John A. Catsimatidis is a billionaire investor and radio talk show host in New York City who owns supermarkets, gas stations, convenience stores, an oil refinery and valuable real estate.
So why does he care so much about a quarter-acre piece of vacant land in Eggertsville? And why has he spent the last 18 months battling the Amherst town government over a parcel worth $81,000?
Catsimatidis says he's taking a stand on behalf of all property owners.
"Maybe I'm the only one that's willing to speak up," he said in a meeting this week with The Buffalo News editorial board.
Catsimatidis has taken Amherst to court to try to block the town's bid to take over the property – the site of a former gas station that closed 20 years ago – through eminent domain.
He lost, so he's making a final Hail Mary offer: He'll let the town build a park on the parcel, and he'll pay for a bus shelter and turn lane, but Catsimatidis would retain control of the property.
The town says this offer is too little, too late. Amherst Supervisor Brian J. Kulpa wants to turn the property – located where Amherst, Tonawanda and Buffalo meet – into a gateway park and transportation hub.
Kulpa said officials for years have tried to get Catsimatidis and his company to clear the eyesore property, without success.
"We asked him up front, my question to them was, 'Are you going to develop?' And we got nothing in response," Kulpa said. "So then we said, 'OK, we're going to do something now.' "
The site at 159 Niagara Falls Blvd., at Kenmore Avenue, has annoyed Amherst officials since a Red Apple gas station and convenience store closed there in the late 1990s.
The store and gas pumps were removed, leaving behind a gravel and asphalt lot surrounded by concrete barriers that draws in the occasional shopping cart.
Catsimatidis' United Refining Co. owned at least four other former "zombie" gas stations in the area. Following articles in The News and prodding from Sen. Charles Schumer, the company last year vowed to spend at least $250,000 to clean up the properties in Buffalo, Lackawanna, Amherst and the Town of Tonawanda.
However, while United Refining retained ownership and development rights for the other properties, Amherst wanted control of the Niagara Falls Boulevard site.
Negotiations stalled, and Amherst went to court to seize the property through eminent domain. United Refining filed a challenge in the Appellate Division's Fourth Department, which heard the case in January.
The town won, and Catsimatidis can't appeal the decision – "We're toast," he conceded. The case is back in State Supreme Court to determine the price Amherst will pay for the 0.22-acre property. The town has offered $81,000, the appraised value.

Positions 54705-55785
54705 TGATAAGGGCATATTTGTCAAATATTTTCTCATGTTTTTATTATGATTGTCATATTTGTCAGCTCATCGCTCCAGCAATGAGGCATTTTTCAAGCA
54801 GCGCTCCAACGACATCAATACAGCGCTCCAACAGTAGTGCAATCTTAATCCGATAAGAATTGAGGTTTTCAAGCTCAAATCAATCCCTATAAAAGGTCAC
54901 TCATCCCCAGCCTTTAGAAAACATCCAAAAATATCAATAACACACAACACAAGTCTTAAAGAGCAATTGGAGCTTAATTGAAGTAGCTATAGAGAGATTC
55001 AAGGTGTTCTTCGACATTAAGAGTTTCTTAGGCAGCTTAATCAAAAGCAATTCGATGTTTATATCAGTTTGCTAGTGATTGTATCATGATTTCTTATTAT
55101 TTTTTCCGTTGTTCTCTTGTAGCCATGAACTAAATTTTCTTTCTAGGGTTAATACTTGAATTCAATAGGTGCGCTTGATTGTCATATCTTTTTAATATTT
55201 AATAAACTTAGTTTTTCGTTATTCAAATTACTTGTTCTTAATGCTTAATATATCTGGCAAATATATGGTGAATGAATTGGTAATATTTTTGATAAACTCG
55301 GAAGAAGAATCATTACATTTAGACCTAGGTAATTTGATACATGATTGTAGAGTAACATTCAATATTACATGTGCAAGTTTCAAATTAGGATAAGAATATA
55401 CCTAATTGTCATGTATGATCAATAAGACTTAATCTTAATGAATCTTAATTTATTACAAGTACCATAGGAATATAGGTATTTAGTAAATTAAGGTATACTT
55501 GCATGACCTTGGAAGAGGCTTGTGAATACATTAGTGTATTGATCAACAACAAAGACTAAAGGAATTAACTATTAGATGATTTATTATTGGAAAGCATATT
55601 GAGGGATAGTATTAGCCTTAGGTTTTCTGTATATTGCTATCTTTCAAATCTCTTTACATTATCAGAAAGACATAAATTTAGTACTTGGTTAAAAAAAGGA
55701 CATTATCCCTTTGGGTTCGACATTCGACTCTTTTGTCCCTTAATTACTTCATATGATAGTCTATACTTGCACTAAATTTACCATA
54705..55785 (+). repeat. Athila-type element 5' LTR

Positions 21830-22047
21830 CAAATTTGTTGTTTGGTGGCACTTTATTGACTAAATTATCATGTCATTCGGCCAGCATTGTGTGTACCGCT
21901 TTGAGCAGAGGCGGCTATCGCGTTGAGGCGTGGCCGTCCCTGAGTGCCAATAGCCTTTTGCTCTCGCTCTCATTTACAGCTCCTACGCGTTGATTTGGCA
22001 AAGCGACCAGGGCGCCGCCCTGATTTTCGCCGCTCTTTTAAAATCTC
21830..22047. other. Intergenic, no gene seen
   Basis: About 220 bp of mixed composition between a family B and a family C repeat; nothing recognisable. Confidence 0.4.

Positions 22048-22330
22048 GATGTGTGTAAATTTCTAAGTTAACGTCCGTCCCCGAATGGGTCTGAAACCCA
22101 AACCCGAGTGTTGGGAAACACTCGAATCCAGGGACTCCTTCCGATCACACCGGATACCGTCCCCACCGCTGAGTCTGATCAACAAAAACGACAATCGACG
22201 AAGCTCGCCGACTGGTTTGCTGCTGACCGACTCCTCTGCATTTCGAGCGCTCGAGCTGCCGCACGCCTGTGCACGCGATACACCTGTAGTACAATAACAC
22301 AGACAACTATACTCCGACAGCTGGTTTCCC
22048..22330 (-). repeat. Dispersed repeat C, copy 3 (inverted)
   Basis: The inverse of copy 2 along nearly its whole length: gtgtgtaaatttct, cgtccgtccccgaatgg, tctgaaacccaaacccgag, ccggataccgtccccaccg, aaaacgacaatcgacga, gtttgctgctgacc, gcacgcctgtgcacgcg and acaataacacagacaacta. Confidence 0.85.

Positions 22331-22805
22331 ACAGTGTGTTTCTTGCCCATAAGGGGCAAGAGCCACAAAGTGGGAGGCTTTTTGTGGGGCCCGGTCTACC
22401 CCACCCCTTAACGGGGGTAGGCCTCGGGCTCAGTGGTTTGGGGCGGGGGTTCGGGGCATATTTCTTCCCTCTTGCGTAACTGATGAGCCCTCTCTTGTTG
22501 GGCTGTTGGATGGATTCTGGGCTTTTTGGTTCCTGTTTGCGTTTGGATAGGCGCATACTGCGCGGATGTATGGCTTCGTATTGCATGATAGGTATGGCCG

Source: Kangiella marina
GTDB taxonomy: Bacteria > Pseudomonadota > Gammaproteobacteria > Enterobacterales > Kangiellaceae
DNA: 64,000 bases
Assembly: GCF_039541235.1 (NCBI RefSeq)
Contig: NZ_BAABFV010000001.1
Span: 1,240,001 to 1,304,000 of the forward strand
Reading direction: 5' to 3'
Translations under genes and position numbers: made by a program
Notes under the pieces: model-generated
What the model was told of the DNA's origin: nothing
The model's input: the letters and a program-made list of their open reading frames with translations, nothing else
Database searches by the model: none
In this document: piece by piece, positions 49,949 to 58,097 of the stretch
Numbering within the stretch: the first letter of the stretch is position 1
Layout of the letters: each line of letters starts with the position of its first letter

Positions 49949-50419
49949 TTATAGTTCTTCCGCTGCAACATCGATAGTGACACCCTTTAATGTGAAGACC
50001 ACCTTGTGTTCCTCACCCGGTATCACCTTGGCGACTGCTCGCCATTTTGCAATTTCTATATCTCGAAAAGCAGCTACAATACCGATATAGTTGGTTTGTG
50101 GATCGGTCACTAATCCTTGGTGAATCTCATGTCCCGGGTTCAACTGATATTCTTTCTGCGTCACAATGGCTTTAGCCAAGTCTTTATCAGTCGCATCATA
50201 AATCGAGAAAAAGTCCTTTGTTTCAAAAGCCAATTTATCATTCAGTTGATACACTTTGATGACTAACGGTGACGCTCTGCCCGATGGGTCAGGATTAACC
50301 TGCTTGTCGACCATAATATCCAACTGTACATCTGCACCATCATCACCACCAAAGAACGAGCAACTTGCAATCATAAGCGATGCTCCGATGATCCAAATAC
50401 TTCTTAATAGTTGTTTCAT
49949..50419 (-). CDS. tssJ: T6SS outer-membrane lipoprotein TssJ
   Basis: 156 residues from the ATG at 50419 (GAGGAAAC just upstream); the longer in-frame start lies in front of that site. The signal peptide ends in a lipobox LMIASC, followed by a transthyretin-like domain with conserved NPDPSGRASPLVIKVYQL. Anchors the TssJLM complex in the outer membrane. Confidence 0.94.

The town proposes building a passive park with a bus shelter and bus turning lane on 159 Niagara Falls Blvd. and a neighboring property, 143 Kenmore Ave., that the town bought in August 2018. Kulpa, who has focused attention on Eggertsville since taking office last year, envisions hosting a farmers' market on the site.
Catsimatidis said he had no idea the property was a problem for town officials until The News and Schumer raised the issue. He's now taken a personal interest in the property and vows to fix it up while rejecting any suggestion he sell the site.
"The Town of Amherst has 41 parks. They need 42?" Catsimatidis said.
Catsimatidis said he's tried for more than a year to set up a meeting with Kulpa, to no avail. Kulpa said he's been more than willing to meet with Catsimatidis and called him once on his cellphone but never heard back.
He said Catsimatidis could have reached out to him anytime during his visit to this area Tuesday, and he questioned Catsimatidis' motives.
Catsimatidis is a major Republican figure in New York City and his local representative, Brian D. Rusk, is the Amherst Republican chairman. Catsimatidis has urged Amherst residents to vote Kulpa and other Town Board members, currently all Democrats, out of office.
"Stop with the political games," Kulpa said.
Catsimatidis said the property means little to him from a business perspective but he has tried so hard to hold onto it because he believes the use of eminent domain is unfair.
He lashed out at the town this past summer after losing his court challenge, telling a News reporter he would never invest another cent in Erie County because of how he's been treated.
"It was quite upsetting. If they can use eminent domain against me, they can use it on anybody," he said.
Kulpa, for his part, said the town considers using eminent domain only in cases where owners have for years neglected a property that can serve a higher public purpose.
A judge could issue the final order on how much Catsimatidis must accept for the property by the end of the year. The town has started demolishing the building on 143 Kenmore and would start work on the park in the spring, Kulpa said.
Catsimatidis said he planned to formally offer to buy the property at 143 Kenmore from the town and to let the town build a park on the combined site.
But he and United Refining would hold onto the site, continue to pay property taxes on it and, down the road, possibly redevelop it.
Why not just sell the land to the town and move on?
"As a taxpayer, as an American citizen, when you're forced to do it against your will, it's wrong," Catsimatidis said.
Kulpa said he would bring the proposal to the Town Board, but he's skeptical about Catsimatidis' last-ditch offer. He said Catsimatidis had a chance to buy 143 Kenmore but never did.
He also said he doesn't want to build a park at the site only to see Catsimatidis tear it down after several years to make way for a gas station.
"I'm leery of giving more property to somebody who's been a bad actor," Kulpa said, "and building a five-year park."